In the last column, we discussed the long term consequences of untreated heartburn. Also known as gastroesophageal reflux disease (GERD). But, you may ask, “Doctor, is there a satisfactory medical treatment for this problem?”
There are three main goals to achieve when treating GERD: symptom control, the healing of the damaged esophagus (reflux esophagitis) and prevention of complications like stricture (narrowing) and cancer.
For the most part patient satisfaction is achieved by symptom control. First by lifestyle change: losing weight, eating small meals, avoid food which triggers heartburn, avoid bending, maintain good posture, no smoking, no alcohol, and the most important is to keep the head end of the bed elevated at night.
Quite often patients treat themselves with the help of antacids. Antacids can be bought over-the-counter (Maalox, Diovol Tums, Rolaids and others). Antacids neutralize excess stomach acid to relieve heartburn. Some antacids also contain simethicone, an ingredient that helps eliminate excess gas. Antacids do not heal ulcers. They provide temporary symptomatic relief.
Some antacids contain magnesium or sodium bicarbonate, ingredients that may have a laxative effect. Overuse of antacids can result in constipation, diarrhea, white or pale bowel movements and stomach cramps.
The next line of treatment is the use of pills called histamine H2-blockers (Pepcid, Tagamet, Zantac 75, and Axid). Some of these are available over-the-counter. These medicines reduce the production of stomach acid; treat stomach or duodenal ulcers, esophagitis, and GERD.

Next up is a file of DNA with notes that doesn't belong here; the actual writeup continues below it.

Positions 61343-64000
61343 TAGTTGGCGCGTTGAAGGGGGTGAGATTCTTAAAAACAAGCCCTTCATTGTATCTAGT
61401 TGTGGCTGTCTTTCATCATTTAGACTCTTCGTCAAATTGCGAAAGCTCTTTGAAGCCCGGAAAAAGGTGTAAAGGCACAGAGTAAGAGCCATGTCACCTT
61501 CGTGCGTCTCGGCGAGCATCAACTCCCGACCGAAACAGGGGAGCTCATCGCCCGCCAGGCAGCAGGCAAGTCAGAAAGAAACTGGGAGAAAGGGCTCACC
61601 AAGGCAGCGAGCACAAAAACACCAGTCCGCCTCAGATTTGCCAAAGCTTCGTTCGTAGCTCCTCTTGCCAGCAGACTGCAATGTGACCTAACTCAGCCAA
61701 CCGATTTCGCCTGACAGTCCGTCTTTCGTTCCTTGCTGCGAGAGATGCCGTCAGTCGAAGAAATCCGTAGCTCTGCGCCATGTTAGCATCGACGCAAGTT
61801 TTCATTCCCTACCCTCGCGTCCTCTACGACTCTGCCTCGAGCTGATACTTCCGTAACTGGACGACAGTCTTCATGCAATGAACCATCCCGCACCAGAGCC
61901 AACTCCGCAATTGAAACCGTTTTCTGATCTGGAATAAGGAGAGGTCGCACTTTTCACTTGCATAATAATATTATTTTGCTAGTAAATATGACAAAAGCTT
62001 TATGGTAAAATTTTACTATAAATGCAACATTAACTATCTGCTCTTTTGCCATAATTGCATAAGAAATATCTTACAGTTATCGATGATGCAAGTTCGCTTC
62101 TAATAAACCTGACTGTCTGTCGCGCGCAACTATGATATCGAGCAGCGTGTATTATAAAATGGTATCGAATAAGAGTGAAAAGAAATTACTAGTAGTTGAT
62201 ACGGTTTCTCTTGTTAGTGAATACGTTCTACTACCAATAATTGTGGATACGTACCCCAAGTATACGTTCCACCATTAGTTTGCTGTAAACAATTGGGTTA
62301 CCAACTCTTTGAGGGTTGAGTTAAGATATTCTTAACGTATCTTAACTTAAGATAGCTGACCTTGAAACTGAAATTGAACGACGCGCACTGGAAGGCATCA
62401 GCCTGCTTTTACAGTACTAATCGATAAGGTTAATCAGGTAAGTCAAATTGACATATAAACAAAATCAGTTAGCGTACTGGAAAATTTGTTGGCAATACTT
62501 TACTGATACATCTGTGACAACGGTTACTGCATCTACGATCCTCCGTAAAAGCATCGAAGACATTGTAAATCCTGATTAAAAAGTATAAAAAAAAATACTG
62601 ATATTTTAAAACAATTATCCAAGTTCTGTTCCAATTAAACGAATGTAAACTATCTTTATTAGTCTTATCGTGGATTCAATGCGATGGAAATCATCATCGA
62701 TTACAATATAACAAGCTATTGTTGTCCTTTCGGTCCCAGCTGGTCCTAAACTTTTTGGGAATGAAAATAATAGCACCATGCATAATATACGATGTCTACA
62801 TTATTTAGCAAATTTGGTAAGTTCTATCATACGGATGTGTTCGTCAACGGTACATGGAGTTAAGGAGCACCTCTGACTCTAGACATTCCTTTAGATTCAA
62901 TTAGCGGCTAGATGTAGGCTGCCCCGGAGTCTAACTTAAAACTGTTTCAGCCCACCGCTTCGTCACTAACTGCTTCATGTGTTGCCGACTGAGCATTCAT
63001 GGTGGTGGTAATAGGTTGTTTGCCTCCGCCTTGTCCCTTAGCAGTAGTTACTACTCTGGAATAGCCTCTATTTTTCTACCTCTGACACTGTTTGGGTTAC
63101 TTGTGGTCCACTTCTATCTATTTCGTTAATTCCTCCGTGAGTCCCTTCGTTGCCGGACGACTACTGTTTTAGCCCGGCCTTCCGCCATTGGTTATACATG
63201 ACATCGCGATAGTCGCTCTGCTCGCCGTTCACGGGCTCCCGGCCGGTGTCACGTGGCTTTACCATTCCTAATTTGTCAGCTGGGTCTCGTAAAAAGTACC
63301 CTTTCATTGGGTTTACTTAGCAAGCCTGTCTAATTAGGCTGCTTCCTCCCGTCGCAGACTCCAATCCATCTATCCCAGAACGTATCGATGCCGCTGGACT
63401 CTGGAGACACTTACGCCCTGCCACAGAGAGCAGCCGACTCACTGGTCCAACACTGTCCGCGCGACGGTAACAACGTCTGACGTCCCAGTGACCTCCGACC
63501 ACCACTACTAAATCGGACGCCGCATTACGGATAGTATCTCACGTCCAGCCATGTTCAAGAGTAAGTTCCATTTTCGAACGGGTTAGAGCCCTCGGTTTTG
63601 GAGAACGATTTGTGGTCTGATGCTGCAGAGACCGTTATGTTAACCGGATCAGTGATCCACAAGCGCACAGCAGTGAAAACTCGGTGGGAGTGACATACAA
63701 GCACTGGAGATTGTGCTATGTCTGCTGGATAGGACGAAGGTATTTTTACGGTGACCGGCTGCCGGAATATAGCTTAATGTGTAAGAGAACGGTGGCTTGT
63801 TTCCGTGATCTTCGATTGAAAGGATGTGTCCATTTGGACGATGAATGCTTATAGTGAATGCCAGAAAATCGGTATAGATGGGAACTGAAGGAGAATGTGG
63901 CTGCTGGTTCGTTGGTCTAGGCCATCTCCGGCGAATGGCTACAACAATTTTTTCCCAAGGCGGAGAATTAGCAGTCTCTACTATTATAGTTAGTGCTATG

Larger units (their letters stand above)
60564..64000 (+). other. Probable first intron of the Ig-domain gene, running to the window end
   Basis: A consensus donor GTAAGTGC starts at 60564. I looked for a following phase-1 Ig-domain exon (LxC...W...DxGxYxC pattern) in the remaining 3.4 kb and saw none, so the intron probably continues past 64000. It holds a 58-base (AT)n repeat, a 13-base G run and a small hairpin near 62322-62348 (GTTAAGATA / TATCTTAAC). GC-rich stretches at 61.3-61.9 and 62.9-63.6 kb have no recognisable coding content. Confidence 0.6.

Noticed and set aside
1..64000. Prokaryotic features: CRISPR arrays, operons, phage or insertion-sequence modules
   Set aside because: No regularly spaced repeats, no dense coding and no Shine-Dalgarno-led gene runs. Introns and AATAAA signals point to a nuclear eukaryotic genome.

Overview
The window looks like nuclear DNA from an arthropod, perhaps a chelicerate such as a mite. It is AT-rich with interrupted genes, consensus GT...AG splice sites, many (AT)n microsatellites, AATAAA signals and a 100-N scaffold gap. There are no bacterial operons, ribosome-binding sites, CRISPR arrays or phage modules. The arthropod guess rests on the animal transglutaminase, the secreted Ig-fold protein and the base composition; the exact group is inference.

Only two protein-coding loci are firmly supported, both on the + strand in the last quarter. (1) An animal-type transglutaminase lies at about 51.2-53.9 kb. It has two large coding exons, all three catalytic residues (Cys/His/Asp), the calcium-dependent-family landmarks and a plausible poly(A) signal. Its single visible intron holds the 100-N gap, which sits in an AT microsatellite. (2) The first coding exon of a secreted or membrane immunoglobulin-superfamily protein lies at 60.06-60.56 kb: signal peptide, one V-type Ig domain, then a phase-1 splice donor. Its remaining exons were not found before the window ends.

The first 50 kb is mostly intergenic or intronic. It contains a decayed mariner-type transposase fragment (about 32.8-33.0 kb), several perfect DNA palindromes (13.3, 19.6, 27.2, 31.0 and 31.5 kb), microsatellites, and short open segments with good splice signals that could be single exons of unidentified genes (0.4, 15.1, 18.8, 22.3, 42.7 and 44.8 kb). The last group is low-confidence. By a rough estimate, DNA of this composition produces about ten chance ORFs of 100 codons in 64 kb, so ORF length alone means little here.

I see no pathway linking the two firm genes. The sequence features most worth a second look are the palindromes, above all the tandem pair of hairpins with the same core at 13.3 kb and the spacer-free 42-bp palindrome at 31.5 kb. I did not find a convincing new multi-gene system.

The side effects of histamine H2-blockers are not very common, but may cause confusion, chest tightness, bleeding, sore throat, fever, irregular heartbeat, weakness, and unusual fatigue. Other less serious side effects include headache, dizziness, and diarrhea, which are usually temporary and will likely go away on their own.
Proton pump inhibitors (PPIs) are the most advanced level of medications so far for treating GERD. PPIs reduce release of stomach acid by blocking a membrane protein called a proton pump. PPIs available in Canada include: esomeprazole (Nexium), lansoprazole (Prevacid), omeprazole (Losec), pantoprazole (Pantoloc), rabeprazole (Pariet).
PPIs can provide resolution of heartburn. PPI does not fix the primary problem which is the incompetent valve at the junction of the stomach and esophagus. So, you have to take the pills on a regular basis to relieve the symptoms.
The typical side effects of PPIs may include abdominal pain, nausea, diarrhea, headache, dizziness, and itching. PPIs have the potential to interact with some other medications. If you are taking medications other than a PPI, be sure that your doctor and pharmacist are aware.
If you are not responding to the above medications then your doctor may decide to add a promotility agent (prokinetic drugs). Promotility drugs enhance the emptying of the stomach and/or gut and enhance the contractions/co-ordination of the gut. It will make you pass lot of gas. Make sure you look over your shoulder before you let it out. You don’t want your mother-in-law behind you. If your wife is behind you then you are dead.
Commonly used promotility drugs are: domperidone (Motilium), metoclopromide (Reglan, Maxeran). These pills block the dopamine receptors in the brain and the stomach. Blocking dopamine can also have an effect on increased prolactin secretions. Prolactin is a hormone which increases milk supply in the breasts – milk leakage (galactorrhea), may be a problem.
Other side effects of promotility drugs are bothersome central nervous system side effects – depression, an overall feeling of restlessness, restless legs (akathisia), tremors and rigidity (Parkinsonism), and insomnia. One very serious side effect is called tardive dyskinesia (tardive meaning late onset, and dyskinesia meaning abnormal muscle movements).
If none of the above treatment works for you or you have complications related to esophagitis then surgery is an option. Stay tuned.